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Being able to heal frequently without cost or preparation tends to render most games as "very easy".
Hmm, one way I've seen the healing issue addressed is by tuning the encounters so that healing is expected. At least that's what I've experienced playing WoW, where not having healing in a dungeon = suicide. So couldn't the vast majority of those issues be solved by simply expecting healing to be utilized and designing encounters w/ that in mind? In WoW, healing is so important that you often have to use both MP Healing and MP Potions in concert to defeat tough bosses. Sometimes you even have to have multiple healers spam heal the tank just to keep them alive. This is back in the "good 'ol days" though, back before all the current expansions (I've heard WoW is super easy and noob friendly now). I'm aware it's an MMO, but the logic can be scaled down to a 3-4 man party as well (instead of a 5-40 man).

Not saying your method is wrong or anything, just the opposite side of the coin. I just don't feel like we should go to such extreme lengths such as removing healing spells altogether.
 

Tai_MT

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Hmm, one way I've seen the healing issue addressed is by tuning the encounters so that healing is expected. At least that's what I've experienced playing WoW, where not having healing in a dungeon = suicide. So couldn't the vast majority of those issues be solved by simply expecting healing to be utilized and designing encounters w/ that in mind? In WoW, healing is so important that you often have to use both MP Healing and MP Potions in concert to defeat tough bosses. I'm aware it's an MMO, but the logic can be scaled down to a 4 man party as well (instead of 5-40 man).

Not saying your method is wrong or anything, just the opposite side of the coin. I just don't feel like we should go to such extreme lengths such as removing healing spells altogether.
The problem you'll run into is precisely BECAUSE it's an MMO.

You don't even need to add Healing in order to attain the same effect here. You need only make attacks less deadly so the fight lasts longer.

After all, what's the point of requiring that healing in an MMO? It exists to ensure you PARTY UP with players who have chosen to play healing classes. It exists for the group dynamic of human interaction. Healers are valuable in MMO's because the game design requires they exist in order to tackle any of the group content. It is healing for the sake of healing. It doesn't even need to exist in MMO's either. It primarily exists in MMO's, because there is a type of player who likes to spend the game not watching the monsters or many of the attacks and instead watching ally health pools and buffs and keeping them in the fight. Basically, it exists to make players social.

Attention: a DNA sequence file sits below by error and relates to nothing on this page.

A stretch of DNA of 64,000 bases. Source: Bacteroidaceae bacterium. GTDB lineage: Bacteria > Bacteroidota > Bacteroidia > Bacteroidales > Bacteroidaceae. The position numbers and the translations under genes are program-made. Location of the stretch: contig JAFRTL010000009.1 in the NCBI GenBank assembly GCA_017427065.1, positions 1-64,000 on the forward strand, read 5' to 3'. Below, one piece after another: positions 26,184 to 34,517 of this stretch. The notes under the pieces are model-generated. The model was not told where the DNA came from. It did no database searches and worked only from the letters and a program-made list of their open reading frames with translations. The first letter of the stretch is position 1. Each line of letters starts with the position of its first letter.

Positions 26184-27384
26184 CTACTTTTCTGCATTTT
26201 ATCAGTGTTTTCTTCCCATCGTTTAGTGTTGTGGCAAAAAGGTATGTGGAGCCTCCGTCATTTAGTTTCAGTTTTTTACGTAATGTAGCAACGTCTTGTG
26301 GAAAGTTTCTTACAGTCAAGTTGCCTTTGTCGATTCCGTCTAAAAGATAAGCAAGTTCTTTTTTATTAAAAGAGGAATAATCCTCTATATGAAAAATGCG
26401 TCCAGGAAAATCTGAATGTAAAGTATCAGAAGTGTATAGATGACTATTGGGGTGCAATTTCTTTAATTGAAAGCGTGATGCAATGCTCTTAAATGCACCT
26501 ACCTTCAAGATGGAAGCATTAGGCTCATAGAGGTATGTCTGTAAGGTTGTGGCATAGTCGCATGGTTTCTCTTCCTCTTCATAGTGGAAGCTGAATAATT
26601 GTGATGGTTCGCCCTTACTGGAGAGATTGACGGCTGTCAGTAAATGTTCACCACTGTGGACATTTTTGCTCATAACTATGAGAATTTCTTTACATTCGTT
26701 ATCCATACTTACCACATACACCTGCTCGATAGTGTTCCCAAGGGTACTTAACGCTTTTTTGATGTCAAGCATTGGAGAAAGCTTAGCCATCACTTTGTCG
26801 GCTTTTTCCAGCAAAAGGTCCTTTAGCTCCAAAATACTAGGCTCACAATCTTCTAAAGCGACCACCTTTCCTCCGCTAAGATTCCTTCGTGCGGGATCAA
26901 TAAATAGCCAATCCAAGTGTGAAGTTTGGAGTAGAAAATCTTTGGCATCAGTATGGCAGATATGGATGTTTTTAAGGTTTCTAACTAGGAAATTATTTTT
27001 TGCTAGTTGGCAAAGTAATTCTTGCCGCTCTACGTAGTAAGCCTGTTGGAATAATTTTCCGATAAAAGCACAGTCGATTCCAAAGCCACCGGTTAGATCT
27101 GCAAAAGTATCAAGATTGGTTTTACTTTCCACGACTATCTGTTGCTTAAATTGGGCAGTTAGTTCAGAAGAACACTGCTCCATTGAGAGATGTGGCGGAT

I should know, I'm one of those players. I enjoy playing "Support".

In an RPG that isn't an MMO, there is no real "value" to designing combat where healing is necessary. At that point, you have healing for the sake of healing and serving no gameplay purpose what-so-ever. You have included dangerous enemies in order to validate the healing spells... which don't need to exist if your enemies didn't drop nukes all the time.

Likewise, the reason MMO's often include "potions that heal" is for this same reason. They created a class that crafts potions... or has potions because every RPG has potions... and unless those potions are absolutely useful, then why do they exist? So... you know... bump up the difficulty to require them in order to pass content. The potions literally serving no purpose other than maybe the same as having a key for a dungeon door. It doesn't really offer anything to the gameplay except one more thing to program into your macro. It isn't even a strategic option. It's just one more necessary thing in your rotation.

Purpose: Zero.

In a singleplayer RPG... the purpose of needing all that healing is gone. There's no reason for it except to "artificially lengthen combat and your game". Which, you can do more easily without using MP Healing. Just give your boss another 200 HP or whatever so battle drags on another 10 turns.

EDIT: I should probably also add that I play FFXIV as a White Mage. I primarily Tank as a WHM. That is, I last longer than most players who Tank and am very good at staying alive unless a mechanic instant-kills and you can't dodge/avoid it. And no, I'm not even a "good player".

As I said before... once I find any easy way to heal, I use it to render a good chunk of the game "easy mode".